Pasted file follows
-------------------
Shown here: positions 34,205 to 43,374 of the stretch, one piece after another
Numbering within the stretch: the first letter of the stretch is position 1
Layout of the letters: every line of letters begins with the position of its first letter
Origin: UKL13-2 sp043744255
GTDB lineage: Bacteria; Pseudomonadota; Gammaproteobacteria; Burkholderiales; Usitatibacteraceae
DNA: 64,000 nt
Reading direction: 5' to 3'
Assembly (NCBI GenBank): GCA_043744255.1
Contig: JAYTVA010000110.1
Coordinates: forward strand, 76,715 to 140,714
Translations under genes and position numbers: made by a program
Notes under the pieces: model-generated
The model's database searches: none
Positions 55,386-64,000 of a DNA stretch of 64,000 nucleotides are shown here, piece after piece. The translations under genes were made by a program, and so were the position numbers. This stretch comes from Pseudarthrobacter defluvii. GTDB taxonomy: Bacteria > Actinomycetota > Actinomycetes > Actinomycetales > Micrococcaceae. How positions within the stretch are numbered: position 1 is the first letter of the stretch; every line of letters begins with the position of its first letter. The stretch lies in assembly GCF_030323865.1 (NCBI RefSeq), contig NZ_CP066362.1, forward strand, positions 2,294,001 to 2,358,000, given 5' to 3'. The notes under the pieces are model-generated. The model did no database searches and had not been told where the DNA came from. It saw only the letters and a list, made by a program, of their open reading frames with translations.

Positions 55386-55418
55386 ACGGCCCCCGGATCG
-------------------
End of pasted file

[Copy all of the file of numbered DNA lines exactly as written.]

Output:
Shown here: positions 34,205 to 43,374 of the stretch, one piece after another
Numbering within the stretch: the first letter of the stretch is position 1
Layout of the letters: every line of letters begins with the position of its first letter
Origin: UKL13-2 sp043744255
GTDB lineage: Bacteria; Pseudomonadota; Gammaproteobacteria; Burkholderiales; Usitatibacteraceae
DNA: 64,000 nt
Reading direction: 5' to 3'
Assembly (NCBI GenBank): GCA_043744255.1
Contig: JAYTVA010000110.1
Coordinates: forward strand, 76,715 to 140,714
Translations under genes and position numbers: made by a program
Notes under the pieces: model-generated
The model's database searches: none
Positions 55,386-64,000 of a DNA stretch of 64,000 nucleotides are shown here, piece after piece. The translations under genes were made by a program, and so were the position numbers. This stretch comes from Pseudarthrobacter defluvii. GTDB taxonomy: Bacteria > Actinomycetota > Actinomycetes > Actinomycetales > Micrococcaceae. How positions within the stretch are numbered: position 1 is the first letter of the stretch; every line of letters begins with the position of its first letter. The stretch lies in assembly GCF_030323865.1 (NCBI RefSeq), contig NZ_CP066362.1, forward strand, positions 2,294,001 to 2,358,000, given 5' to 3'. The notes under the pieces are model-generated. The model did no database searches and had not been told where the DNA came from. It saw only the letters and a list, made by a program, of their open reading frames with translations.

Positions 55386-55418
55386 ACGGCCCCCGGATCG